My conclusion after reading this presentation and my discussion with James suggests to me that there are two things going on here. One, when a worker is injured and receives medical care, unless and until he or she goes to a hospital, the best way to lower costs is through what James calls one of his six keys to reducing workers’ comp costs. One of those keys is medical control by the employer, which James said reduced cost by 75%.

But I also realized that when an injured worker goes to the ER or an Ambulatory Service Center as an Outpatient, has an Inpatient stay, that this is where the medical costs go up.

Naturally, Workers’ Comp medical spending is only a fraction of the overall health care spend of the US, and as costs for health care in general rise, so too does costs in workers’ comp.

So, while many have argued or shown that they can lower costs on the front end, from time of injury to return to work for most claims where no surgery is required, one of the largest reasons for the steady rise in the average medical cost per lost-time claims is hospital costs.

On this, both James and I agree. However, it is important that many in the industry see this as well. Keep thinking that it will change by doing this or that has not worked, the numbers prove that. Maybe it is time for something out of the box.

Infographic on Mobile Health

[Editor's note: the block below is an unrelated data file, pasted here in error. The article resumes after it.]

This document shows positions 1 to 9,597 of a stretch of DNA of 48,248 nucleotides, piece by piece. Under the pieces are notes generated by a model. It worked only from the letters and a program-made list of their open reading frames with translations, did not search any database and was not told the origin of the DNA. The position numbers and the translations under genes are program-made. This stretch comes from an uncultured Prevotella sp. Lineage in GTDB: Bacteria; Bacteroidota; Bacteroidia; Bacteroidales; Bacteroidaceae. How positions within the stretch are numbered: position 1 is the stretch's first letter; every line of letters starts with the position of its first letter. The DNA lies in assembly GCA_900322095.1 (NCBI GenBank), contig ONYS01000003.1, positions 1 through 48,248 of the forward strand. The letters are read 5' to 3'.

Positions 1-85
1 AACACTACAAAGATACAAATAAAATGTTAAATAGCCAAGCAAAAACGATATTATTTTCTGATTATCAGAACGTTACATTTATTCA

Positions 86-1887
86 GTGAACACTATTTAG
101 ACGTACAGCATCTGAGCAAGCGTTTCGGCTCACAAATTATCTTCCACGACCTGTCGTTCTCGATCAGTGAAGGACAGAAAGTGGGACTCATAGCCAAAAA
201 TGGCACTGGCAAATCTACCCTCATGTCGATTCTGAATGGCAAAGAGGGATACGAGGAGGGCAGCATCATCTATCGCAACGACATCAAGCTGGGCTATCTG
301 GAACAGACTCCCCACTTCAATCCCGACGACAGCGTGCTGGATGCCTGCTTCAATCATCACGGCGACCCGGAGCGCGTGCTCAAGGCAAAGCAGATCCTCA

Here’s an infographic courtesy of URAC. What will this mean for workers’ comp, health care and medical travel?

Millennials and Mobile.png

Despicable!

“Capital is reckless of the health or length of life of the laborer, unless under compulsion from society.”

Karl Marx

“Our policy is to create a national health service in order to ensure that everybody in the country irrespective of means, age, sex or occupation shall have equal opportunities to benefit from the best and most up-to-date medical and allied services available.”

Winston Churchill

 

Here we have two quotes dealing with the same subject. The first quote is from the father of Scientific Socialism, i.e., Marxism and Communism, and the second quote is from the wartime Prime Minister of Great Britain, who was a staunch anti-Communist.

But what transpired today in Washington, is far from the view of Marx, or the view of Churchill. In other words, it is DESPICABLE!

Never before in the history of the United States, has the government of the people, by the people, and for the people ever taken away something the government gave them in the first place.